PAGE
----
by Melissa Booraem
once you know the notes to sing… you can sing most anything
On any given day, you”ll find Tiffany English dancing around her classroom, acting out stories and singing, leading her students to make new connections between math, science, language arts and social studies with the help of music.
Every seven days, more than 1,000 students walk through the door of English”s music class at Sugar Hill Elementary School, and English has plans for all of them. Her goal is to inspire her students to find the learning links between the different subjects they study through music.
Her teaching style is built on the belief that the most important thing she can do for each child is to care about them. "I make a point of knowing every student”s name and something about them," says English. "Children want to be loved and cared for first. Once they know and trust you, their creativity and willingness to learn blossoms."
The spirit English brings to the classroom is just one of the many reasons English was named Teacher of the Year for Gwinnett County Public Schools. "When I first found out, I was astonished. The other finalists are all outstanding educators, and I am overwhelmed to be chosen from such an amazing group of people," she says. "Once the shock wore off, I was deeply honored and humbled."
English says she feels privileged to teach alongside the most dedicated people in the state. "All of us love children and want them to succeed."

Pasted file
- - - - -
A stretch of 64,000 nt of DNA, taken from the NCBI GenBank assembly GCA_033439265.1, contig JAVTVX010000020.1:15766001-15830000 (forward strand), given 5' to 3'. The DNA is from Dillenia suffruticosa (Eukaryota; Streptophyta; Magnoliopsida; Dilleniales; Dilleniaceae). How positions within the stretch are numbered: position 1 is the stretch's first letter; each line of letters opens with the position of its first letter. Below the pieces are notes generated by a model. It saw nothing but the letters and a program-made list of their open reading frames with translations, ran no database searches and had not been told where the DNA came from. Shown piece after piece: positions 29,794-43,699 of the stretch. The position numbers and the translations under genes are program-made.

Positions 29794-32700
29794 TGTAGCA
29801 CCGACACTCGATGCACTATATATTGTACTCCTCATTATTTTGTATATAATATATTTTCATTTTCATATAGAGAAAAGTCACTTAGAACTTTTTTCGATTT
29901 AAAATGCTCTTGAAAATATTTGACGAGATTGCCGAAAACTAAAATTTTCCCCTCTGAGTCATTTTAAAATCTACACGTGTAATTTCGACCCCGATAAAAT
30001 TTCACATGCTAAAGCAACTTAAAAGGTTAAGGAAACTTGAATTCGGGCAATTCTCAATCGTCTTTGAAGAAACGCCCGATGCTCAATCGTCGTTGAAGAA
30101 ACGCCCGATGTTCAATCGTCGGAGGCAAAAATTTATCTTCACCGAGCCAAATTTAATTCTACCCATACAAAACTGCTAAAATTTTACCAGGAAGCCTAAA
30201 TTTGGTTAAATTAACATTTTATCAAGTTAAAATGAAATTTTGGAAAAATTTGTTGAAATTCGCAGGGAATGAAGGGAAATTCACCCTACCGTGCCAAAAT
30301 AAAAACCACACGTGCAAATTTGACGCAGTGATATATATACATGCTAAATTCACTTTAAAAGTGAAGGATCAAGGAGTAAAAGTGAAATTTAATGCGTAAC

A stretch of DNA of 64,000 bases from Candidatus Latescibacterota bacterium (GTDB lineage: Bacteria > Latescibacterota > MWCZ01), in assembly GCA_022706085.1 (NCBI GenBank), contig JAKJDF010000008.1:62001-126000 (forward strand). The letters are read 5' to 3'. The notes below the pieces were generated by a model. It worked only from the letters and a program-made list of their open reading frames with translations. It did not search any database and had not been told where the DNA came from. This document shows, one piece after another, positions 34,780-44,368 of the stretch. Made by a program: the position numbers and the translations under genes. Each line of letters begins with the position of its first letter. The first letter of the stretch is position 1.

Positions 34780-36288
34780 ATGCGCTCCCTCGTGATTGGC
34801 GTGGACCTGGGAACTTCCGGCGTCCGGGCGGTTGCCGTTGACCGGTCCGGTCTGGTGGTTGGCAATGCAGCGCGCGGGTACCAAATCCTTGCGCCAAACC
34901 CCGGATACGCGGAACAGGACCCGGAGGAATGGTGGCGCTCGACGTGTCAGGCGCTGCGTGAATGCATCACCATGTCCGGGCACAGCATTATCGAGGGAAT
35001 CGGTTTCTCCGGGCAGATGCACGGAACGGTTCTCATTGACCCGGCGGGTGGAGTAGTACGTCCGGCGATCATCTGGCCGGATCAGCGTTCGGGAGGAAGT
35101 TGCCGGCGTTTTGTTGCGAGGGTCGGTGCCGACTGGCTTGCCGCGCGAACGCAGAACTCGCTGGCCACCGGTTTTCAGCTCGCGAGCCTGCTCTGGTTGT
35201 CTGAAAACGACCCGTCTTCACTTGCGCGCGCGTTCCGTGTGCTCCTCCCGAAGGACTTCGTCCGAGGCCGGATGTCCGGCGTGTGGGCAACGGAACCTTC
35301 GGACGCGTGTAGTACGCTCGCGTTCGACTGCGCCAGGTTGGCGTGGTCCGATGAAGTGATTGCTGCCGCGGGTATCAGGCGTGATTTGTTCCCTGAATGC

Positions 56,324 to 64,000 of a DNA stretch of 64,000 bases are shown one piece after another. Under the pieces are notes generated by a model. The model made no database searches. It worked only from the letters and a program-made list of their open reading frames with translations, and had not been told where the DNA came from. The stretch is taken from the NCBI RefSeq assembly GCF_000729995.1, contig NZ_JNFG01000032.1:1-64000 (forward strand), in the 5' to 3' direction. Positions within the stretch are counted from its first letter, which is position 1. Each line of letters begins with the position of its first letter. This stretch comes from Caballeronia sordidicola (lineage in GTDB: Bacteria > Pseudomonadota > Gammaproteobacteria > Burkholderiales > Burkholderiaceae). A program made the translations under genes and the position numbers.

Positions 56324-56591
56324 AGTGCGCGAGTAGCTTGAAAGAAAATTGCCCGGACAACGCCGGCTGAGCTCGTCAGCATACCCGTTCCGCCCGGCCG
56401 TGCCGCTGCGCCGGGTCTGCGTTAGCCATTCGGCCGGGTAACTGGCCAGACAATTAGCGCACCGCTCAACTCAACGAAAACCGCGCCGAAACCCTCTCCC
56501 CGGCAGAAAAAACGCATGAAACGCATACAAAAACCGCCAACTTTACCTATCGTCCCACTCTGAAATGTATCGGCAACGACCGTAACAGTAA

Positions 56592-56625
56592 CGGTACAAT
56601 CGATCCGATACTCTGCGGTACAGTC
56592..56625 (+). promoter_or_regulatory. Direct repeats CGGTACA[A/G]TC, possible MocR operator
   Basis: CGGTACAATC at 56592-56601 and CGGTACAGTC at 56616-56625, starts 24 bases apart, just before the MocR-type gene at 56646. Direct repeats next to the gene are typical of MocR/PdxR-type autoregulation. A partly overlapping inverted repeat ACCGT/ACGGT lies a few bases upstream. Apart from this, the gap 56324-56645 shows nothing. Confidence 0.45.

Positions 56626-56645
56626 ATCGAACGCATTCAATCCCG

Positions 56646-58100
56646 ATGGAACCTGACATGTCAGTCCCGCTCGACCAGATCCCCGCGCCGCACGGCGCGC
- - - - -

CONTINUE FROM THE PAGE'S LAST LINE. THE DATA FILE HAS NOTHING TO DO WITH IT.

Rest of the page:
reading starts with a-b-c…singing begins with do-re-mi
English enjoys teaching in a county that understands the importance of arts in education, and she is proud to represent outstanding arts teachers in the district.
"I believe music is the vehicle that can be used to help our children learn to process, analyze and evaluate information in any area of the curriculum," says English. "The arts inspire “out of the box” thinking and encourage problem solving from many different angles. Multi-dimensional, innovative creativity will be what brings the cure for cancer or diplomatic solutions to the international scene."
Her students seize these opportunities to be creative. Fifth grader Zaria Hampton explains, "I like that we get to create our own patterns and music. We get to choose which instruments sound the best for our music and that is a lot of fun."
English believes that all students can become proficient music makers who sing comfortably and in tune, move naturally in response to music and are sensitive to the expressive qualities in music.
Focused on student achievement, English is constantly working to learn new strategies to implement in her classroom. She attends workshops many Saturdays throughout the year, as well as state and national music conferences.
let”s start at the very beginning…a very good place to start
English has been a teacher for 13 years, inspired by the great teachers with whom she studied. An admitted lover of school and learning, English found her niche at the University of Georgia.
She then earned a master”s degree from Piedmont College and is now at work on a specialist”s degree in curriculum and instruction.
"When I applied to college, I knew that I wanted to be a music major," she recalls. "Once I began my education courses, I knew I had found my calling."
As a product of Gwinnett schools, she was eager to return home and give back to the school system that educated her.
"I remember the positive effects my teachers had on me while I was in school, and I hope that I can have that same positive effect on the children in my classroom," English explains. &quo